IMR Standard reduces bill shock but complaints rise
A review of the International Mobile Roaming Standard (IMR Standard) has just been completed by the ACMA.
This standard was initially introduced in 2013 as a way of addressing consumer ‘bill shock’ from unexpectedly high international mobile roaming charges.
The review found that the IMR Standard has been effective in reducing bill shock, with the number of complaints about IMR falling significantly.
However, Telecommunications Industry Ombudsman (TIO) data indicates complaints about IMR services have risen in recent years.
While complaint numbers are still relatively low, the charges in dispute can be high, indicating that risks to consumers remain.
The review identified that there was a need to retain IMR regulation, but there were areas that could be improved to make regulation more flexible in light of changes to mobile phone use overseas. For example, the review concluded that it would be appropriate to allow providers flexibility in the wording used to advise consumers about maximum charges for IMR services, and how the information is delivered.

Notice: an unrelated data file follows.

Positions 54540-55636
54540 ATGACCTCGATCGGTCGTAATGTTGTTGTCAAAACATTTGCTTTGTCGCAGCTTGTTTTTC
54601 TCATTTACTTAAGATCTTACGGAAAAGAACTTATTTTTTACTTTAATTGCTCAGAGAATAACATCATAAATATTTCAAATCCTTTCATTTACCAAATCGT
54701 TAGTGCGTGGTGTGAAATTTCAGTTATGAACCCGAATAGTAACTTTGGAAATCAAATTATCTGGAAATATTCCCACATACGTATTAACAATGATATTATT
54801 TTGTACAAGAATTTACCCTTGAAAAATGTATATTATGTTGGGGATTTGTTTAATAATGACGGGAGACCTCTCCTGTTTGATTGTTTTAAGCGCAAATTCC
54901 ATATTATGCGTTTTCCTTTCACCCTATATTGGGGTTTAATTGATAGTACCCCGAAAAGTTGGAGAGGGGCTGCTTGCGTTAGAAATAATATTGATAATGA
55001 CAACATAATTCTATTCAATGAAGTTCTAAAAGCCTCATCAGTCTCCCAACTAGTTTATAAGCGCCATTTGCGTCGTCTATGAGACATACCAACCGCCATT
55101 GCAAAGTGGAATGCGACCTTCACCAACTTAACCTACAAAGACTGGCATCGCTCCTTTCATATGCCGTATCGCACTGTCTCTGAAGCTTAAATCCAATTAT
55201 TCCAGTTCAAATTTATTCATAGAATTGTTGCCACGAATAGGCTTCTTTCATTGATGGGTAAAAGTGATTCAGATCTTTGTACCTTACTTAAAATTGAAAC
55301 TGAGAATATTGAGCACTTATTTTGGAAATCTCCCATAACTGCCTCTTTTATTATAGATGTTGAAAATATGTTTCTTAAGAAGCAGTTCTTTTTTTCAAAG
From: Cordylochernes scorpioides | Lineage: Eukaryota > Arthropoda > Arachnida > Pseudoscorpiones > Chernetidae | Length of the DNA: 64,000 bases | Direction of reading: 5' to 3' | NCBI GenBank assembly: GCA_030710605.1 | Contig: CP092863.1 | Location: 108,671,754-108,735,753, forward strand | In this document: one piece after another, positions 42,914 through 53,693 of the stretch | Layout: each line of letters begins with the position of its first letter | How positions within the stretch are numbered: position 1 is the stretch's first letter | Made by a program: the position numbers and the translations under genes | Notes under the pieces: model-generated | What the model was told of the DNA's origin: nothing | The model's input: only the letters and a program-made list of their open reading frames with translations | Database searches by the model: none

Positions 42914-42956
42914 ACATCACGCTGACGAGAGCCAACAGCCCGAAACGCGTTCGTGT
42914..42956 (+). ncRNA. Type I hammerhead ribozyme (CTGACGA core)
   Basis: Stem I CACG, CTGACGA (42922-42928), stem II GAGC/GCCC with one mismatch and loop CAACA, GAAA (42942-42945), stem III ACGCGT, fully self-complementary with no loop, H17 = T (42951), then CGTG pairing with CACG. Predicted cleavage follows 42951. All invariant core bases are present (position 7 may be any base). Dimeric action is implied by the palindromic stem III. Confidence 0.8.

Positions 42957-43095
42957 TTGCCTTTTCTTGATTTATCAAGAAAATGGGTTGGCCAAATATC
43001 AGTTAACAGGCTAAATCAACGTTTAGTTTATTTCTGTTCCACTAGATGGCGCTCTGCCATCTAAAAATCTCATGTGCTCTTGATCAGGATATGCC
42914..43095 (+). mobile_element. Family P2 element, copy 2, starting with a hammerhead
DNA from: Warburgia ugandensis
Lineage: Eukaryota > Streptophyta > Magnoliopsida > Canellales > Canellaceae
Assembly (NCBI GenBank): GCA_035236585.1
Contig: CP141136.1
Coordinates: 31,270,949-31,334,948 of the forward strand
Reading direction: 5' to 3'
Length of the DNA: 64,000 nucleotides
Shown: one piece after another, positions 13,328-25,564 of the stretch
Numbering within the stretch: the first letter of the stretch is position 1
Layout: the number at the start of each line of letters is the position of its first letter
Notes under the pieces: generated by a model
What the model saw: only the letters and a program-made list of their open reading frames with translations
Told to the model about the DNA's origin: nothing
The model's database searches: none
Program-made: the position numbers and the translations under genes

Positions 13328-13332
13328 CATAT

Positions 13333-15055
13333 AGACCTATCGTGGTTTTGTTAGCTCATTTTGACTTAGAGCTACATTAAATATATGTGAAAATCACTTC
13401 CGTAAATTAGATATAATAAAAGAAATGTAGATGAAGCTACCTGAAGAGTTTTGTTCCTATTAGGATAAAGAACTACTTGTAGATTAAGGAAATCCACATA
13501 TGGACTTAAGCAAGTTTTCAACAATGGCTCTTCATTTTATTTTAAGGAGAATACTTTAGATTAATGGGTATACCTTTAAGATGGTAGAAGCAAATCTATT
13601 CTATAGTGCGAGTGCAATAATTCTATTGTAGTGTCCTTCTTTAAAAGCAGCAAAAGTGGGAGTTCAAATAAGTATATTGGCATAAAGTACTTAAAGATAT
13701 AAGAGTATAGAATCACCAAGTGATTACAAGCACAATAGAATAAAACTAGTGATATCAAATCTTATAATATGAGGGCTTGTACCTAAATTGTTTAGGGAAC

The review also concluded that mobile network operators and mobile virtual network operators (mobile resellers) should continue to provide information to consumers on their arrival in another country. The full report can be found on the ACMA consultation page.
The Minister has also agreed to an ACMA proposal to change the form of regulation from an industry standard to a service provider determination with a similar but more flexible set of rules. The change would allow the ACMA to more easily update the instrument.
The ACMA anticipates releasing a draft service provider determination for public consultation within the next few months.
Originally published here.
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